A Complex Systems Theory and Model of Distributed Team Development

A Complex Systems Theory and Model of Distributed Team Development

Peter L. Bond (Learning Futures Consulting, UK)
DOI: 10.4018/978-1-60960-533-9.ch009
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Confidence in distributed or virtual team working is running high. However, some concern is evident that practice is leaping ahead of theories to guide its implementation. There are calls for new and improved theories to specifically embrace distributed team working. This chapter is a response to such calls, offering a complex-systems-based model of organization development. This model was originally designed to improve performance of the management of technology and innovation, but also underpins a methodology of community of practice and team development known as the KALiF System. The theory and model described here is mainly a synthesis of established team and community of practice theory, Dunbar’s Social Brain Hypothesis, and elements of complexity science based on the work of the biologists and systems thinkers Humberto Maturana & Francisco Varela, and also Stuart Kaufmann on attenuated supracritical systems.
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The intent of this chapter is to introduce a complex systems model of distributed team development and its underlying theory. The model is also applicable to community of practice development and, with an appropriate web 2.0 based supportive infrastructure, may be used for project management and implementing organizational change, including cultural change. The basic model was the product of a European research project called KALiF, completed in 2004 (see Kelleher et al., 2001). The aim of the project was to establish a knowledge sharing and learning infrastructure, the function of which was to support the formation and development of a pan European community of experts in e-learning technologies and strategies. Underpinning the final community development methodology at that time, referred to here as the KALiF System, were theories of individual and organizational learning and knowledge management. Although substantially the same model is presented at the end of the chapter, the theoretical foundation is now radically different, completely rewritten and represented in terms of the biology of cognition and selected aspects of complexity science. Though expressed differently, individual and collective learning and knowledge sharing remain central to the explanation of team development and team performance.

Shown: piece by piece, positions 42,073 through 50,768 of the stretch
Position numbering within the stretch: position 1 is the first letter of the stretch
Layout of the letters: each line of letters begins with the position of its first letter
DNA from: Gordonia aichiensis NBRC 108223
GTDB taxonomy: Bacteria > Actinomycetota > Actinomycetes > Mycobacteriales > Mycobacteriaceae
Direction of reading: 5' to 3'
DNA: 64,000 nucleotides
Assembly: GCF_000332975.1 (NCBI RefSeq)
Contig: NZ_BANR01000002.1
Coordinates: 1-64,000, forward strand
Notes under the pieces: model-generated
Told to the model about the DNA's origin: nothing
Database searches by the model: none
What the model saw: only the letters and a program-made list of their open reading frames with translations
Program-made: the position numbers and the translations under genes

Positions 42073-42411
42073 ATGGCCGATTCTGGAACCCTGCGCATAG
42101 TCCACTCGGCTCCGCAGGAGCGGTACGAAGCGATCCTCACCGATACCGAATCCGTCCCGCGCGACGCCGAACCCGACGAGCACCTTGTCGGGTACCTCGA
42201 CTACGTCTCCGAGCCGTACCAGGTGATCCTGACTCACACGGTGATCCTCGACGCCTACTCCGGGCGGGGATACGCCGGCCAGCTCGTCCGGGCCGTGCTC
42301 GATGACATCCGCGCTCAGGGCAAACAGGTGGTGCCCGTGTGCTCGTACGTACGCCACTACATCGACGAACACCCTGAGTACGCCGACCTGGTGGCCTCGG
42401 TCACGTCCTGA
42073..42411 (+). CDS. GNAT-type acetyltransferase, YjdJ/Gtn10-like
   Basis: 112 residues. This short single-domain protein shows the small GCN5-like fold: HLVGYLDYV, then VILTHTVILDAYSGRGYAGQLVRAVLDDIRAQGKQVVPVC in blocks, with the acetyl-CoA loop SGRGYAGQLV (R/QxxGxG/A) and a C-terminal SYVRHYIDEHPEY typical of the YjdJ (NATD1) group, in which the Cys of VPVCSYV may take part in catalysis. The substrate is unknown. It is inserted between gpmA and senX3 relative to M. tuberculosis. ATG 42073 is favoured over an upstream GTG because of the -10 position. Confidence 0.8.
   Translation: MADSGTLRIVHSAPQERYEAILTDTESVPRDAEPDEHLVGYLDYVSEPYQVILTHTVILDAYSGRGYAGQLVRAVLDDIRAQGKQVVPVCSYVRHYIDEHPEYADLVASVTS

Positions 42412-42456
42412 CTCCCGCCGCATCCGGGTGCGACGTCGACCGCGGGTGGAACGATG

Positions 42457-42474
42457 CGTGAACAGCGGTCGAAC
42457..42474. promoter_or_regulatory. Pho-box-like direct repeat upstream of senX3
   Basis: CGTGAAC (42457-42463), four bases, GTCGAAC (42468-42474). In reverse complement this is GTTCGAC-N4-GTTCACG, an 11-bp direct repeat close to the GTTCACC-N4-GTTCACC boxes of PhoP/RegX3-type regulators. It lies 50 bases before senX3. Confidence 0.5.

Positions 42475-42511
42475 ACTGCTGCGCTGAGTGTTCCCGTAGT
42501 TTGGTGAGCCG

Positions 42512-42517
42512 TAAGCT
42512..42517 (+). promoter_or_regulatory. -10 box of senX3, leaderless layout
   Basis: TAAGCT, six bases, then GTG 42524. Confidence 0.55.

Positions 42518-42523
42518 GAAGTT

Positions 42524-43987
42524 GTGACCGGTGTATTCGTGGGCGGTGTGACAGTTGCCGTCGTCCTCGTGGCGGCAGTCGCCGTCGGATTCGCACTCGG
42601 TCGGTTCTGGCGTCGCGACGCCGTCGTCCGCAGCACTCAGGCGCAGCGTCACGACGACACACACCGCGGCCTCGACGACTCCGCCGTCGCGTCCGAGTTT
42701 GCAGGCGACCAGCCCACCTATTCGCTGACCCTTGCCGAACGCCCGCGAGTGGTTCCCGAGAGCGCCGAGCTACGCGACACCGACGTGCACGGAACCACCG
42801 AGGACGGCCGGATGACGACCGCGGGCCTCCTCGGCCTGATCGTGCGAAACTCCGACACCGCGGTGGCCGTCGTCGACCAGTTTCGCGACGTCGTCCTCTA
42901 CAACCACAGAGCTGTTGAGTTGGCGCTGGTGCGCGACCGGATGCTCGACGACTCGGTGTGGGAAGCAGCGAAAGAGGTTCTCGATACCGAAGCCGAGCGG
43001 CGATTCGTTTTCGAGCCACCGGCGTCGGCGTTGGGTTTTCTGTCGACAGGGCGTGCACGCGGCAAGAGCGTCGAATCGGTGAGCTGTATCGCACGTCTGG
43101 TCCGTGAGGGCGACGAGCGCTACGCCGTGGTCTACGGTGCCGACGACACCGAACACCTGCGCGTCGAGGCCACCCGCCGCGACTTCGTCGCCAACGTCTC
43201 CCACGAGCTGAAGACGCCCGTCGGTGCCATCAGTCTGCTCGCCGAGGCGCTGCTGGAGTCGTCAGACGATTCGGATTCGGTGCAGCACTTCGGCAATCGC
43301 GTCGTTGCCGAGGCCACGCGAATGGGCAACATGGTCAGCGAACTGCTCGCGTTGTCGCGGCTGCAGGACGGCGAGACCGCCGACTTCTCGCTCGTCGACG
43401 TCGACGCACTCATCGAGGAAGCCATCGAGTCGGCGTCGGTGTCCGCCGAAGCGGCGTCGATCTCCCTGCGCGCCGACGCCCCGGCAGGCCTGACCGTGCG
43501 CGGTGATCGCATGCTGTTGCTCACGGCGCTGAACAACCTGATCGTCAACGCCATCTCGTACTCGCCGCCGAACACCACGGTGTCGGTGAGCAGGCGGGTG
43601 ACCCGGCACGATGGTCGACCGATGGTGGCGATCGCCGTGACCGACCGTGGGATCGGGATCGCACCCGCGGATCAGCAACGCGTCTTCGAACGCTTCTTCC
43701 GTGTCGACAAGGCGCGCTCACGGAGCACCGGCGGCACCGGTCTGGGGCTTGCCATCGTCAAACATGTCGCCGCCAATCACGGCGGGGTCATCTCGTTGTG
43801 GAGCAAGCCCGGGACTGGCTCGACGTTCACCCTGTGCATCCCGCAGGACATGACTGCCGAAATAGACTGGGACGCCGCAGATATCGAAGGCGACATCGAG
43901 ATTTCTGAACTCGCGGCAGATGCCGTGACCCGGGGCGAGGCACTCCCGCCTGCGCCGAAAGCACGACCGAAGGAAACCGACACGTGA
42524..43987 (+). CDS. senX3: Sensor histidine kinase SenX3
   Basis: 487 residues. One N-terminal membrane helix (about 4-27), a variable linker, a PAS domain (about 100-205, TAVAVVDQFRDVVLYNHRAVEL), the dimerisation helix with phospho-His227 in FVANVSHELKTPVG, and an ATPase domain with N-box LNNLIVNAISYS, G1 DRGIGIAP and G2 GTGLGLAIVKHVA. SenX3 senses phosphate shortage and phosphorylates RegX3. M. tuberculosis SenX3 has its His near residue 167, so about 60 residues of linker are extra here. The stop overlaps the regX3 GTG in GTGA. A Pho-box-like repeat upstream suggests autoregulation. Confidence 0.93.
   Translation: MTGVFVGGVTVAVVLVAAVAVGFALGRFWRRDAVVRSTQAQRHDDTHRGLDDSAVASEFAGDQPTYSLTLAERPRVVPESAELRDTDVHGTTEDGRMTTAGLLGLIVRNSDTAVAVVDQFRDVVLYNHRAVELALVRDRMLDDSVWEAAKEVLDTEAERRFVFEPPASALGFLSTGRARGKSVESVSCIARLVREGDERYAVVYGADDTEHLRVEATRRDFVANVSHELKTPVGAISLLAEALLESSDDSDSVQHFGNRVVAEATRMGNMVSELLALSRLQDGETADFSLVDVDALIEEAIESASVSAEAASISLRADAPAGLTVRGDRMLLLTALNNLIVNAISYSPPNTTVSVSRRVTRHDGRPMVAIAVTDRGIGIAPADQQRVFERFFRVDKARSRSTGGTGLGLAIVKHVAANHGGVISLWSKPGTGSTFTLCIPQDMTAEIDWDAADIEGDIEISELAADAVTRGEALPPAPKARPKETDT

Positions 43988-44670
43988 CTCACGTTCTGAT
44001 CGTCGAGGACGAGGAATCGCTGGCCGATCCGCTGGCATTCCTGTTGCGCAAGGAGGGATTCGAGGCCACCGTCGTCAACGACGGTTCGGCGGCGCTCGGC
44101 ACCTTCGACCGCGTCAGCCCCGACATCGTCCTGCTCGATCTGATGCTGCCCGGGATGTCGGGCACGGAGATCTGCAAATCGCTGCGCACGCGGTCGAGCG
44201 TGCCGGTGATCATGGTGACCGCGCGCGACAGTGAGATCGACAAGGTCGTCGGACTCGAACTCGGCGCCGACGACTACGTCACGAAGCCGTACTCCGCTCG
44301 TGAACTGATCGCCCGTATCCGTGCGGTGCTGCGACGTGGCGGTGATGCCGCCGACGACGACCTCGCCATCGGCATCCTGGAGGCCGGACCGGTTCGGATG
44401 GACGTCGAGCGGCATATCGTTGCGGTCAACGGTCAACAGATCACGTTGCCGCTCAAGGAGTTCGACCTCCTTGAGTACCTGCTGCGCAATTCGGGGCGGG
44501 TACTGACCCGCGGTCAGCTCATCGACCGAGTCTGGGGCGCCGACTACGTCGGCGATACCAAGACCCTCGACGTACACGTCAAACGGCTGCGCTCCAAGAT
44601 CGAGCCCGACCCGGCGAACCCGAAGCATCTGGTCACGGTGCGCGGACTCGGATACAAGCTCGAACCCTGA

Since completion of the KALiF project there has been a revolution in Internet technologies, especially Web/Enterprise 2.0, that have strengthened the KALiF System. The system now finds application in a variety of situations from facilitating learning of university student cohorts, to the creation of single enterprise knowledge and learning infrastructures and managing the formation of intra-organizational communities of practice. The new theoretical foundation, however, is largely implicit in implementation. This is principally because it presents such a strong challenge to the existing theories of team and organization development, and because the language in which it is expressed is so unfamiliar as to be an obstacle to sharing. This chapter, therefore, is an attempt to articulate the theory in a way that will promote sharing. However, it is still an intellectual challenge. Bearing this in mind, the chapter is so structured as to lead the reader from something familiar, namely, team and community of practice theory, to something radically different in Maturana and Varela’s unique interpretation of language and conversation and Kauffman’s idea of explosively unstable supracritical systems. The step of including a significant number of diagrams is designed to aid communication and learning. The structure of the chapter is as follows.

The chapter is presented in four parts and will be focused on what will be referred to as the schema phenomenon, which is the something that appears to glue individuals together as part of a collaborating collective. Understanding the nature of the schema, how it occurs, how it evolves, and how it can be disrupted is central to understanding how we are able to work together with a very high degree of coordination. The first part of the chapter provides the context for the complex systems based model and will introduce and explore the nature of the schema with reference to communities of practice and Dunbar’s (1998a) social brain hypothesis, a theory of social group development that links brain size to groups size. For humans, this number is 150, a figure known as Dunbar’s number. In the second part the real challenge is met, the systems theory of living devised by the biologists and systems thinkers Humberto Maturana and Francisco Varela, also known as the biology of cognition (BoC), or autopoietic theory (Maturana & Varela, 1980, 1992). An explanation of their novel interpretation of language and conversation will provide the backbone of the model that is developed in the fourth and final part. It will show how a schema arises and the role it plays in maintaining group cohesiveness. The next piece of the jigsaw will be the notion of supracriticality, which, when combined with the BoC, is transformed into the concept of attenuated supracritical networks of conversations. In the third part, the model of team development is described and presented using the modeling convention known as systems dynamics, or systems thinking.

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